More information is needed before it will be possible to say who is behind the incident, the US defense secretary has said
It is too early to speculate about who is responsible for the gas leaks in the Nord Stream pipelines, US Secretary of Defense Lloyd Austin said on Friday, adding that a full investigation into the matter must be carried out.
Speaking at a press conference in Hawaii, the Pentagon chief declined to blame anyone for the incident involving the Russian gas pipelines.
"In terms of the attack - or the damage to the pipeline, at this point I think there's a lot of speculation," and until a complete investigation is done, no one will be able to say for certain what happened, he said.
Austin noted that he discussed the leaks with his Danish counterpart, given that the incident took place near the island of Bornholm, Denmark, adding that it will take the Danes several days to "get the right team in to look at the sites and really try to determine ... what happened."
"Until we get further information, or are able to do further analysis, we won't speculate on who may have been responsible," he reiterated, signaling that the US has offered to provide assistance.
On Monday, Denmark reported leaks from the pipelines which connect Germany and Russia under the Baltic Sea, after the operator reported a loss of pressure on both the Nord Stream 1 and 2. The Danish and Swedish authorities later said there had been a series of undersea explosions near Bornholm. In total, there have been four gas leaks detected in the Nord Stream system.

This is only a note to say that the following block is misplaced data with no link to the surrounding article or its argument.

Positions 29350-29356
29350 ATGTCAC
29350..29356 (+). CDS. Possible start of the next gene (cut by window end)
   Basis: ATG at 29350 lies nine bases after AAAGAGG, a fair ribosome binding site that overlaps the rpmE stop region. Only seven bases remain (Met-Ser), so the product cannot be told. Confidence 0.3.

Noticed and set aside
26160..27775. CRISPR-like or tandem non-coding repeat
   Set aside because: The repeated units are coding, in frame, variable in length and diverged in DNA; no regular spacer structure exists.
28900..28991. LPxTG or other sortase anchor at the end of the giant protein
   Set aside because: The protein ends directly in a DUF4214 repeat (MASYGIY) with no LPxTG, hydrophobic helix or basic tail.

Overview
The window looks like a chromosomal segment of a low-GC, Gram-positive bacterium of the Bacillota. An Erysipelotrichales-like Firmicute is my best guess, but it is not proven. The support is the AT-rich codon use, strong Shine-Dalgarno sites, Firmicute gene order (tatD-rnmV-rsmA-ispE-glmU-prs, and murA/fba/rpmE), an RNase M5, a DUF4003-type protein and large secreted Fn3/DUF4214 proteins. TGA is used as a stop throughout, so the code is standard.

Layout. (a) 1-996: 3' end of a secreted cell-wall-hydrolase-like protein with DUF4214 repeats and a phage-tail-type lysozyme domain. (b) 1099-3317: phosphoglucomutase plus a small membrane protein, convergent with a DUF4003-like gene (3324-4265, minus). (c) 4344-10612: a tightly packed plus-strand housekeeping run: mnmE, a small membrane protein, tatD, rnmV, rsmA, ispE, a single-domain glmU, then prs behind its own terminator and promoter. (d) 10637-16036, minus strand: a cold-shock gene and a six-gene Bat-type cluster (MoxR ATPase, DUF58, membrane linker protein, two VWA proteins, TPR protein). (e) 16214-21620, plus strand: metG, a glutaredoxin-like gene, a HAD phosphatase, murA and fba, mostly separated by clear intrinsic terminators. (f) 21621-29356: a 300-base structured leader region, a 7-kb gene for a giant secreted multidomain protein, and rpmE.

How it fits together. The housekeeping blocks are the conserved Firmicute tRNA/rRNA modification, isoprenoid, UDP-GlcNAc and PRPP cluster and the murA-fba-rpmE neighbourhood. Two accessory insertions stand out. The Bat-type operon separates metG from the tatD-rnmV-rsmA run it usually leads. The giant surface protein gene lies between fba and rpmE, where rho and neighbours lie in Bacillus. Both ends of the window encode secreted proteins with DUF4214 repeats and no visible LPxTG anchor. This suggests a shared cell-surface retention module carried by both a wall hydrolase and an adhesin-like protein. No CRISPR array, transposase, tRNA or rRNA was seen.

Some Western officials have said the incident may have been caused by sabotage, a statement largely echoed by Kremlin Press Secretary Dmitry Peskov, who described the leaks as a probable "terrorist act" which was unlikely to have been possible "without the involvement of some state power."
Officials from both sides have reserved judgement on who is to blame for the incident.
Germany has reportedly been investigating the leaks as an attack, carried out either by pro-Ukrainian forces or Russia itself in a potential false-flag operation to make Kiev look bad.
On Thursday, Russian Foreign Ministry spokeswoman Maria Zakharova dismissed allegations that Russia was behind the incident. She noted that this summer, NATO was engaged in military activities close to the location where the leaks were found, adding that it might have presented an interesting "opportunity" for the bloc.
Zakharova also urged Washington to offer an explanation and "confess" to the truth, saying that the US had left that job to former Polish Foreign Minister Radoslaw Sikorski, who earlier 'thanked' the US for destroying the pipeline.